“Is it! My, don’t we have a high opinion of ourselves!”

“I couldn’t say. Do we?” asked the Marquis slyly. Lucinda blushed.

“I for one would like an explanation of what exactly is going on here!” cried Mrs. Whithers who had dropped the Vicomtesse’s hand and was eyeing her suspiciously. “Are you, or are you not, titled personages?”

The Vicomtesse arose from her kneeling position. “I too am a self-appointed Vicomtesse, Mrs. Whithers,” she said smiling brightly. “I’m pretty sure you wouldn’t think me fit for conversation with you. I’m probably more accustomed to hanging out with the hired help.” She moved to Willoughby and put an arm around his waist. Willoughby flinched, but did not move away. The Vicomtesse’s hands wandered over his shirt.

“Oh, splendid! Smashing!” cried Lucinda with glee. “Oh, this is fun, isn’t it, dear sister? It looks as if we’re to have a show!”

“Fun it was, dear sister,” said Miranda carefully, “but the game is, I’m afraid, quite over. I fear I must ask our guests to leave us to our picnic and find another place to camp. Such a farce can only be maintained for so long before it becomes tedious and I…”

Grave Digger was racing a bright red truck with flames shooting out its exhaust pipe. Once again, the screams from the engine drowned out all coversation. The Marquis, taking this moment of silence as his advantage, grasped Miranda about the shoulders and tilted her back, planting a gentle yet lengthy kiss upon her lips. Lucinda did not see this; she was watching the race. Mrs. Whithers did not see this; she was busy holding her hands to her ears. Willoughby did not see this, for his mouth was busy upon the Vicomtesse’s.

Miranda neither struggled nor kissed back, and though her natural perfume was indeed intoxicating, she was as erotic as a lump of clay. The race ended, as did the kiss.

“Who won?” whispered the Marquis lasciviously into Miranda’s ear.

Miranda smiled indulgently at him. “Not you, Monsieur,” she said and straightened her dress.

“I love you,” said the Marquis.

“That is your misfortune,” replied Miranda with the same maddening smile upon her small mouth, “for I fear I shan’t love you back. You see, you are not real.”

“I am though. I am real! As real as the Superdome and as real as Grave Digger! It’s you whose existence I doubt. You seem to come from another world, a beautiful, beautiful world. Where do you come from, anyway?”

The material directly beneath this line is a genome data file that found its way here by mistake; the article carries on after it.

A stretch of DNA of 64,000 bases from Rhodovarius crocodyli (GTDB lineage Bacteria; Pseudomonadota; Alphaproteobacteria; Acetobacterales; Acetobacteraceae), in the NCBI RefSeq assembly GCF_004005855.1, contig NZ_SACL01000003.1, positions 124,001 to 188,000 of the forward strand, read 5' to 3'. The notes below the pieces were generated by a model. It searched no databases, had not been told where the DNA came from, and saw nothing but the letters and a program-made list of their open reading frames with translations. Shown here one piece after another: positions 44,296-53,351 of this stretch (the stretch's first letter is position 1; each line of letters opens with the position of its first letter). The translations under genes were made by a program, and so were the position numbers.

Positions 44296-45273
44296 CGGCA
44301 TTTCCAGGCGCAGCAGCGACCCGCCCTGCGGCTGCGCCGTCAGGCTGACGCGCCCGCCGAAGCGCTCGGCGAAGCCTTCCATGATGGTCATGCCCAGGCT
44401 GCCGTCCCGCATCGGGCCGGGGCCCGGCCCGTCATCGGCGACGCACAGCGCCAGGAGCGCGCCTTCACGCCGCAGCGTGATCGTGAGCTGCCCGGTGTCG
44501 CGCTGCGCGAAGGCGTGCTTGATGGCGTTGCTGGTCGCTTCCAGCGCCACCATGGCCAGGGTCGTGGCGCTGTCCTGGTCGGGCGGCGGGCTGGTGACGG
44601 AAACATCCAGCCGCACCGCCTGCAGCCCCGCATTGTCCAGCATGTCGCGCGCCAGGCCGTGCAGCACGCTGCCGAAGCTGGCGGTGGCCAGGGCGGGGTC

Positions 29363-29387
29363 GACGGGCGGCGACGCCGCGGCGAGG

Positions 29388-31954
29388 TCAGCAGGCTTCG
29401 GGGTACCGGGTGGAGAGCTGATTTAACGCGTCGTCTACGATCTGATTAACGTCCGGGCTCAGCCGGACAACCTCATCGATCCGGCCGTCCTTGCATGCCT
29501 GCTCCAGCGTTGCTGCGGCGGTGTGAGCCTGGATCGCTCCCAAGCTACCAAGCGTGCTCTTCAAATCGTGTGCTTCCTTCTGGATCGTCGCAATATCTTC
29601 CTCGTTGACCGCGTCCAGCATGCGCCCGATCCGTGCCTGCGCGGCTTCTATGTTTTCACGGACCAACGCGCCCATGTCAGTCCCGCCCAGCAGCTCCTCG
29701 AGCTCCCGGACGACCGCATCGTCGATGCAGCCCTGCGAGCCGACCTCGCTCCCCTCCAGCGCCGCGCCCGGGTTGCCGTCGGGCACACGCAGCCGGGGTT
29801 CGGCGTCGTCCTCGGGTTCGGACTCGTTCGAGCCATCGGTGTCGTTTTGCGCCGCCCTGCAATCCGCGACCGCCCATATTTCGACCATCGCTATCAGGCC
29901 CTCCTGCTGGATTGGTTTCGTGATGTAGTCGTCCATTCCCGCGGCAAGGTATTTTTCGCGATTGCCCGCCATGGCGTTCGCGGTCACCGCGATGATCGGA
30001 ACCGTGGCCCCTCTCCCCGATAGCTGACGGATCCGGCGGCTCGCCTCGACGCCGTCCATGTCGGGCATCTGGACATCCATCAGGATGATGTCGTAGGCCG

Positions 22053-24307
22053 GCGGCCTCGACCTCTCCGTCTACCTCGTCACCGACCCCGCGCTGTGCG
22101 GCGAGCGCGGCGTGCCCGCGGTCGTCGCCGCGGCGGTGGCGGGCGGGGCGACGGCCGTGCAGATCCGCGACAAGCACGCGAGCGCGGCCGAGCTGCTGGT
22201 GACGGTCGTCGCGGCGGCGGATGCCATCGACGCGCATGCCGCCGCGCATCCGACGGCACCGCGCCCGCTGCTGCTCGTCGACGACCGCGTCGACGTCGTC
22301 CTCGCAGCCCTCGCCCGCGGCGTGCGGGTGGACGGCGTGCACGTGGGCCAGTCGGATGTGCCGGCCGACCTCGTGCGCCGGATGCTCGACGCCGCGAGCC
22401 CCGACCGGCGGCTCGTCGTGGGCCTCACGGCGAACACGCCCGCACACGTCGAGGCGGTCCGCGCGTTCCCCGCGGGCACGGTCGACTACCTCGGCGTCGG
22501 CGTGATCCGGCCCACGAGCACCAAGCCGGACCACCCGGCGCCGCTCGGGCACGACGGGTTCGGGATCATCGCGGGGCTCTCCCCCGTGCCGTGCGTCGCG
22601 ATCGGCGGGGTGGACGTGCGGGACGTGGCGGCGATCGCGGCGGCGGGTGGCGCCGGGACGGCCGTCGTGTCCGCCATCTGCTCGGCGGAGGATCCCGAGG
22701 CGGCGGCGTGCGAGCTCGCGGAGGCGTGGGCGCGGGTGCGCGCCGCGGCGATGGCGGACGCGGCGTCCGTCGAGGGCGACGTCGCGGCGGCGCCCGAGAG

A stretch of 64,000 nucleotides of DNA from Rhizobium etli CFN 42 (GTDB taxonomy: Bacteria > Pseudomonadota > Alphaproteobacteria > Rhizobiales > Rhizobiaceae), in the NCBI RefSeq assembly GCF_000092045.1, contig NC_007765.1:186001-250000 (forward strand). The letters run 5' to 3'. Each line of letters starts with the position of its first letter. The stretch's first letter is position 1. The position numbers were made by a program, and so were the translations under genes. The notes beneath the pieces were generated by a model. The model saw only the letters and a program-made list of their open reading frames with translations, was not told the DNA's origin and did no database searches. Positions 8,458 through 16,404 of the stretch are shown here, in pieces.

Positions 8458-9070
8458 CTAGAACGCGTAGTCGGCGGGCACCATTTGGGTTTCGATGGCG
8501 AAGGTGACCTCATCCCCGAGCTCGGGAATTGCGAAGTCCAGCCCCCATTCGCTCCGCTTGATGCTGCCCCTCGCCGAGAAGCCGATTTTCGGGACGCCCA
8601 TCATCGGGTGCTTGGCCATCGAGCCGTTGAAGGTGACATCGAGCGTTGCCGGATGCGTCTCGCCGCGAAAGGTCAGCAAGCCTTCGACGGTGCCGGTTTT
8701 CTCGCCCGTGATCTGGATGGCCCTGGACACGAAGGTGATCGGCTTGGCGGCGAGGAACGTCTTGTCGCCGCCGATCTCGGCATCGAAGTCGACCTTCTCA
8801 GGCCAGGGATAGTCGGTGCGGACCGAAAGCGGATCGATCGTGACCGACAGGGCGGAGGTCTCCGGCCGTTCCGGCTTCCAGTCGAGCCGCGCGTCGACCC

“Why, I come from Mosley Manor, Middlesex!” she explained simply, “And you, and all this … this is not reality. This is an afternoon picnic with my sister and great-aunt. See, you fade, even now.”

And it was true. The Marquis was shimmering – seeming to become transparent. Worried, he slapped his arms which became less and less corporeal. “No! This can’t be! This really, really sucks!” he said, fading into nothingness.

Miranda turned her head with a smile toward her sister who was playing quietly with a branch of a nearby tree. The sun was slanting through the forest at a severe angle as a rabbit hopped through the underbrush. Mrs. Whithers put down her teacup and looked at the blue sky. “The hour grows late, my dears. We must be off or we are sure to catch our death of damp. Willoughby, would you clean up the picnic and ready the coach please? Willoughbeeeeee?”

Willoughby was standing by a large, mossy tree. In his arms was a woman in a peculiar black coat with shocking orange hair. They were still locked in a fevered embrace. Small moans escaped from both of them as they ground their bodies into each other. The Vicomtesse snapped out of the embrace suddenly, and looked around.

“Shit. Oh, shit fuck. Yikes. Gotta go!” she said and stepped behind a tree. Willoughby chased her behind the tree, but came out a moment later. “She’s gone!” he muttered to no one.

“Who’s gone?” asked Miranda hiding her smile.

“The Vicomtesse de … de …”

“Really, Willoughby,” said Mrs. Whithers. “The picnic, please. The coach.”

The women arose from the embroidered tablecloth and moved the baskets so that Willoughby could gather everything. Lucinda looked off into the woods intentely, cocking her head. A faint howling growl came through the foliage.

“Miranda, do you hear?”

“Hear what, my dear?”

“That horrible, horrible noise. Sounds like it’s coming from over that mountain. Sounds like … oh, I don’t know what! Sounds monstrous!”

Miranda laughed lowly. “Yes, it does sound almost exactly like some sort of Monster.”